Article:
"For example, Harold Brooks, a top tornado researcher who works at the National Severe Storms Laboratory in Norman, Okla., reported his furlough notice on Facebook on Tuesday," Climate Central wrote on Oct. 1. "Much of the staff at NOAA's Earth Systems Research Lab and the Geophysical Fluid Dynamics Laboratory, except for positions related to maintaining computing resources, have also been furloughed. Those two labs are heavily involved in NOAA's climate research programs."
Observers are also worried that a lengthy shutdown could push back the time when new weather satellites become available. There have been multiple reports about a "weather satellite gap" coming in the United States as many of NOAA's geostationary and polar-orbiting satellites are nearing the end of their expected lives. The Subcommittees on Oversight and Environment held hearings into this issue in September.
What's still online?
These are some of the programs that are still happening at NASA and NOAA:
- Bare-bones management on programs such as the International Space Station and several robotic missions that are already in operation (such as the Lunar Atmosphere and Dust Environment Explorer (LADEE).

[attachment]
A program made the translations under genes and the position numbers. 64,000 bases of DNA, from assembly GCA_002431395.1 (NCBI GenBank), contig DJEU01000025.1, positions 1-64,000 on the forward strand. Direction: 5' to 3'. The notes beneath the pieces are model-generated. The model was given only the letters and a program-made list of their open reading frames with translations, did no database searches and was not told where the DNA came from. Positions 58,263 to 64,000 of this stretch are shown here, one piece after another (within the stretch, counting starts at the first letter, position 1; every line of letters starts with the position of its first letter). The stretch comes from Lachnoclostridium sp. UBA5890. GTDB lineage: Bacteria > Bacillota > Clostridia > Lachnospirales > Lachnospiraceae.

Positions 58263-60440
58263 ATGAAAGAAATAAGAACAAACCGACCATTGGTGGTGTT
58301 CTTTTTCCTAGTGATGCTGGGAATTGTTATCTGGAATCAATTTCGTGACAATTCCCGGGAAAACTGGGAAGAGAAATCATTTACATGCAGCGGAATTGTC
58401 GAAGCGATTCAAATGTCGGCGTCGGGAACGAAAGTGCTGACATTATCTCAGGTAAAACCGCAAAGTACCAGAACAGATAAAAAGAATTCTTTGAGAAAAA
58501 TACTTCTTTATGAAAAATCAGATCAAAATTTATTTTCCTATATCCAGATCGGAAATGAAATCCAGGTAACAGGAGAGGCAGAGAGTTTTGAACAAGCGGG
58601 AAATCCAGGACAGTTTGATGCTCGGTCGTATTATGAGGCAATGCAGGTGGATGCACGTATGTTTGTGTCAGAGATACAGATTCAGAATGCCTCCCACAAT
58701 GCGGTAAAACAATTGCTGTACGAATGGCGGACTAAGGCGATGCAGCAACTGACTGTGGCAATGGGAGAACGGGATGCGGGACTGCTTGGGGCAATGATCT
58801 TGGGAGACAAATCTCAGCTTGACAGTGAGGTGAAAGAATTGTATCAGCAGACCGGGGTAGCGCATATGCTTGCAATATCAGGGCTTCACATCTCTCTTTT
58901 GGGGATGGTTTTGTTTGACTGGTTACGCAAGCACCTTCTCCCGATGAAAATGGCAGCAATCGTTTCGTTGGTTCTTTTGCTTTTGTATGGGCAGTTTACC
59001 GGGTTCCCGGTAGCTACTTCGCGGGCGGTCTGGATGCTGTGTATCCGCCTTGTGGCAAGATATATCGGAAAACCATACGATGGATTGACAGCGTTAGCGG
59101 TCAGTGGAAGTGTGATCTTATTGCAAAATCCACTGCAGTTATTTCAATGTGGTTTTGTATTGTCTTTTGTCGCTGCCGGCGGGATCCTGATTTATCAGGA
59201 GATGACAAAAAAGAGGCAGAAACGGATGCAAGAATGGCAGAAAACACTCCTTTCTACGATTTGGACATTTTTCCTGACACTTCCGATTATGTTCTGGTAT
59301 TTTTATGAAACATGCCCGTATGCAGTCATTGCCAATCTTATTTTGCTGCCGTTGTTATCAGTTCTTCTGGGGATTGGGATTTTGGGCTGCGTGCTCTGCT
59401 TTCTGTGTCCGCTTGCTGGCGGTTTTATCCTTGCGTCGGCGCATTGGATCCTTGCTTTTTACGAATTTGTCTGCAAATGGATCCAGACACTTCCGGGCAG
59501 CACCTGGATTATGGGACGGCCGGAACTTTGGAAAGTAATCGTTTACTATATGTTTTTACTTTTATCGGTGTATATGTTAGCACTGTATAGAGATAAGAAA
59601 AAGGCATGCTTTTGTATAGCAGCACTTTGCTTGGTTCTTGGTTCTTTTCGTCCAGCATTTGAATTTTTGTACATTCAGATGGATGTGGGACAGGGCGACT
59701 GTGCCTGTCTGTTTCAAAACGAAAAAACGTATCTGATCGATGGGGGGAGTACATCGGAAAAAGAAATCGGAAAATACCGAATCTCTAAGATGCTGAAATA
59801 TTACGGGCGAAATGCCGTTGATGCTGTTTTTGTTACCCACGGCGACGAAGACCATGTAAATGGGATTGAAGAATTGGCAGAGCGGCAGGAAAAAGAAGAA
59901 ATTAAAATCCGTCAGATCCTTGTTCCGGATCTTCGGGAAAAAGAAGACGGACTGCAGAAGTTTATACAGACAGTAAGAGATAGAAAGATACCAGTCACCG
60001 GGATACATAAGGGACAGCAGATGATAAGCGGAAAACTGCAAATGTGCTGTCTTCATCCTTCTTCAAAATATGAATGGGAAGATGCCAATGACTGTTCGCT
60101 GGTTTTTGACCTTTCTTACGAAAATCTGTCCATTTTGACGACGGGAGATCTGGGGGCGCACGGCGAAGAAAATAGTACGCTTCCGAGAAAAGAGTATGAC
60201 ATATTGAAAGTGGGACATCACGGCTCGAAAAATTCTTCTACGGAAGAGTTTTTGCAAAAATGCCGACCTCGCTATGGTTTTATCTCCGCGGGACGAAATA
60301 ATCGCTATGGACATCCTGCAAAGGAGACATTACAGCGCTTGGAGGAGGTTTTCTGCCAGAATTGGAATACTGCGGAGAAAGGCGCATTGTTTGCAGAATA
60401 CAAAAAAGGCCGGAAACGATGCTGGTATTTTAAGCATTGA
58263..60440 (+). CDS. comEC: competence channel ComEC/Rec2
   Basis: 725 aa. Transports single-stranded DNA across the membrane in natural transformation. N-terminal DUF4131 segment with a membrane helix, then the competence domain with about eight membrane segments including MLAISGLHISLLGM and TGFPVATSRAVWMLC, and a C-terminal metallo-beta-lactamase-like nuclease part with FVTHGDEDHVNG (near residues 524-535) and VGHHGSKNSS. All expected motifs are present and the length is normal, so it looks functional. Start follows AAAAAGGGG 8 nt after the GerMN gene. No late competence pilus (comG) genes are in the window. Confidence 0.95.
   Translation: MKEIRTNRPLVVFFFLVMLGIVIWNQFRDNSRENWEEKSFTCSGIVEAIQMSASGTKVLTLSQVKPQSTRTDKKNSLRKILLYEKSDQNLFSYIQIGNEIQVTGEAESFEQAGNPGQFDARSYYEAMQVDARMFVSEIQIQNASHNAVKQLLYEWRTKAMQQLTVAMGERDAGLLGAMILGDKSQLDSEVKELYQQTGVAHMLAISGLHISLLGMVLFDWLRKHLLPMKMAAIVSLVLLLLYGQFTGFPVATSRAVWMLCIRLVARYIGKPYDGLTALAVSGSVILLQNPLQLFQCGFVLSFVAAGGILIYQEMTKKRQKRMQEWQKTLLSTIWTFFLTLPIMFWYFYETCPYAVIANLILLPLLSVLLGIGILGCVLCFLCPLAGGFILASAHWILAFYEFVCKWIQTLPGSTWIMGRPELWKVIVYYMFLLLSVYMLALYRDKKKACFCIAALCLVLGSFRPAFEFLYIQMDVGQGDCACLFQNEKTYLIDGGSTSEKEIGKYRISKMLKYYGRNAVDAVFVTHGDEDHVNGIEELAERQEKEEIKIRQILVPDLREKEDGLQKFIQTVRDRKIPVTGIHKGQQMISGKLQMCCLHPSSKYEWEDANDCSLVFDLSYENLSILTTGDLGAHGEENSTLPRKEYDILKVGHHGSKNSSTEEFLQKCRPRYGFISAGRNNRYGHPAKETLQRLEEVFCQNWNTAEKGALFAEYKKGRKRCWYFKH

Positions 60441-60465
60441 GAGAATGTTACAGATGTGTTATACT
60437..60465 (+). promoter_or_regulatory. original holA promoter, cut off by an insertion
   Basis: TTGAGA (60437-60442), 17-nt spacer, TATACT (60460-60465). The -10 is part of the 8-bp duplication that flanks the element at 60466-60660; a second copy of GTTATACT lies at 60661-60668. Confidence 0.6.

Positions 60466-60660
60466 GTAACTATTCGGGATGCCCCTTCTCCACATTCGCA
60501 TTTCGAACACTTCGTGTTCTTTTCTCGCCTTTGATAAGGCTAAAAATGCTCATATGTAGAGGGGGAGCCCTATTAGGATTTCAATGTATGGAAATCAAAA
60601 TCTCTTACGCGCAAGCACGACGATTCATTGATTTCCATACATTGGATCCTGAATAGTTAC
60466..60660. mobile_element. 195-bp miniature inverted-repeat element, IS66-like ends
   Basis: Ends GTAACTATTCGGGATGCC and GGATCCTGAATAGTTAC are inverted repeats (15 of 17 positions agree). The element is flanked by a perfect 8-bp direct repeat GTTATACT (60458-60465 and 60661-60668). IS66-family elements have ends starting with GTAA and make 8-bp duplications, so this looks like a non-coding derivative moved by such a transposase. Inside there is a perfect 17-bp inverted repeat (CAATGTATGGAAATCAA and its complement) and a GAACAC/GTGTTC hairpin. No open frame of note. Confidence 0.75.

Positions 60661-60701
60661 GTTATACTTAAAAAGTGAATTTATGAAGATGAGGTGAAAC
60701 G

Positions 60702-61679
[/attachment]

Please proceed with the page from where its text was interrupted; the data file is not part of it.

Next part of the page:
- Certain missions are in critical phases that could be hurt if work stops, such as the James Webb Space Telescope, which is undergoing cryogenic testing on some of its instruments.
- Several missions run out of the Jet Propulsion Laboratory and Applied Physics Laboratory are still running as usual, according to the Planetary Society, as these receive contract money from NASA; this means Mars Curiosity is still working, for example.
- The Mars Reconnaissance Orbiter's HiRISE camera is still snapping pictures, its Twitter account reported, which is positive given that it was intended to snap shots of Comet ISON during its closest approach to Mars yesterday.
- The decades-long Landsat Earth observation program is still operating, according to The Atlantic, with data being sent back to Earth as usual. The difference is this information won't be packaged as usual until government operations restart.